Cast iron may be used for the heating vessel of home drinking water heaters. Although such heaters are usually termed "boilers" in some countries, their purpose is usually to produce hot water, not steam, and they also run at low pressure and stay away from boiling. The brittleness of cast iron makes it impractical for high-pressure steam boilers.
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The source of heating for a boiler is combustion of some of several fuels, such as wood, coal, oil, or natural gas. Electric vapor boilers use level of resistance- or immersion-type heating elements. Nuclear fission is also used as a heat source for producing steam, either directly (BWR) or, in most cases, in specialised warmth exchangers called "vapor generators" (PWR). Temperature recovery vapor generators (HRSGs) use the heat rejected from other procedures such as gas turbine.
there are two methods to gauge the boiler efficiency 1) direct method 2) indirect method
Direct method -immediate method of boiler efficiency test is more useful or more common
boiler efficiency =Q*((Hg-Hf)/q)*(GCV *100 ) Q =Total vapor flow Hg= Enthalpy of saturated vapor in k cal/kg Hf =Enthalpy of feed water in kcal/kg q= level of gas use in kg/hr GCV =gross calorific value in kcal/kg like family pet coke (8200 kcal/KG)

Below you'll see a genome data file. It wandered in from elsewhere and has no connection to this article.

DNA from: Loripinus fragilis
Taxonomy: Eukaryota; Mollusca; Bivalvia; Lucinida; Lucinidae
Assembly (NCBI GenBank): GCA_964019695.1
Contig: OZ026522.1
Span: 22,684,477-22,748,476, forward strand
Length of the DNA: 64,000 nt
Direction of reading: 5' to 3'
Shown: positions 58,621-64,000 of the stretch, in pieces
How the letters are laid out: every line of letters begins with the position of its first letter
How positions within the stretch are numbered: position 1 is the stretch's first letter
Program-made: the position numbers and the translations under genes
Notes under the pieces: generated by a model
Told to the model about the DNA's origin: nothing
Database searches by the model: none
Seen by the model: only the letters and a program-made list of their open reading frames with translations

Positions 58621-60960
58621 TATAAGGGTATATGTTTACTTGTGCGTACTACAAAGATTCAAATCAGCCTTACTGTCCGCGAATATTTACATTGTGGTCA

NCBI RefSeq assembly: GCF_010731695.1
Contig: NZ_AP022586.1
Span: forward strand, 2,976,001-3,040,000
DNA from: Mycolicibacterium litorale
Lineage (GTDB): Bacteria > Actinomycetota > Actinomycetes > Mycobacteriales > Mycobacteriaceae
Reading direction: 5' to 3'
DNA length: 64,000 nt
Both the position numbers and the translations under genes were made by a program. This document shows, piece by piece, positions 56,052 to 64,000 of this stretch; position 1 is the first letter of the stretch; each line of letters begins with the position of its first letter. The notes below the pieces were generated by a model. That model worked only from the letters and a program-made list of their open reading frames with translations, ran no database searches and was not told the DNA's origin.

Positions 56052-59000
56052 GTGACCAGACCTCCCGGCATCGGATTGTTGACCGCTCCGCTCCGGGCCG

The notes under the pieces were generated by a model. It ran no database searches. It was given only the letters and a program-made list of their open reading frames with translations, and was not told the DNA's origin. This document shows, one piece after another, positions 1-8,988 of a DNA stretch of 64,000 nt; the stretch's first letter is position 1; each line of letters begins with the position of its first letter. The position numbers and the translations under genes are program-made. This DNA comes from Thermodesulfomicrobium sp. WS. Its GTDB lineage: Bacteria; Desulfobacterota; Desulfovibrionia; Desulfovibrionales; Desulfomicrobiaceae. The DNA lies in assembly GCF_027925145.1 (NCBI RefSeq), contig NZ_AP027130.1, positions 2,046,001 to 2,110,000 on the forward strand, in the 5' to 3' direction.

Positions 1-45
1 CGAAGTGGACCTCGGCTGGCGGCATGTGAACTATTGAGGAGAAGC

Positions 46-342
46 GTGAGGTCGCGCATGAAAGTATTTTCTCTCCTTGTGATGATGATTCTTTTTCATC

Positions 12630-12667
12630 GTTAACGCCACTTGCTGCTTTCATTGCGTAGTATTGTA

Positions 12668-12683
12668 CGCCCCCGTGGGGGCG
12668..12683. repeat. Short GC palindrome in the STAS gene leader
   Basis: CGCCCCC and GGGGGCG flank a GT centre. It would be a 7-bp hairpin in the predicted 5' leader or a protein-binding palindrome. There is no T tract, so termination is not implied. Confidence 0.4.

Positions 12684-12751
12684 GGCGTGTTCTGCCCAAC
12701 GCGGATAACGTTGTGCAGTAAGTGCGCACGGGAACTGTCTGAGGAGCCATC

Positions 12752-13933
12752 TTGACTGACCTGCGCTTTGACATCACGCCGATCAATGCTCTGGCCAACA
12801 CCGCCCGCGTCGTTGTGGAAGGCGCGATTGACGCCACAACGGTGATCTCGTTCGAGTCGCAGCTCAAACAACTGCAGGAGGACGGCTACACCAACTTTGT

indirect method -to gauge the boiler efficiency in indirect method, we are in need of a following parameter like
Ultimate analysis of fuel (H2,S2,S,C moisture constraint, ash constraint)
percentage of O2 or CO2 at flue gas
flue gas temperature at outlet
ambient temperature in deg c and humidity of air in kg/kg
GCV of fuel in kcal/kg
ash percentage in combustible fuel
GCV of ash in kcal/kg
Boilers can be classified in to the following configurations:
Container boiler or Haycock boiler/Haystack boiler: a primitive "kettle" where a fireplace heats a partially filled drinking water container from below. 18th century Haycock boilers generally produced and stored large quantities of very low-pressure steam, often hardly above that of the atmosphere. These could burn off wood or frequently, coal. Efficiency was very low.
Flued boiler with one or two large flues-an early type or forerunner of fire-tube boiler.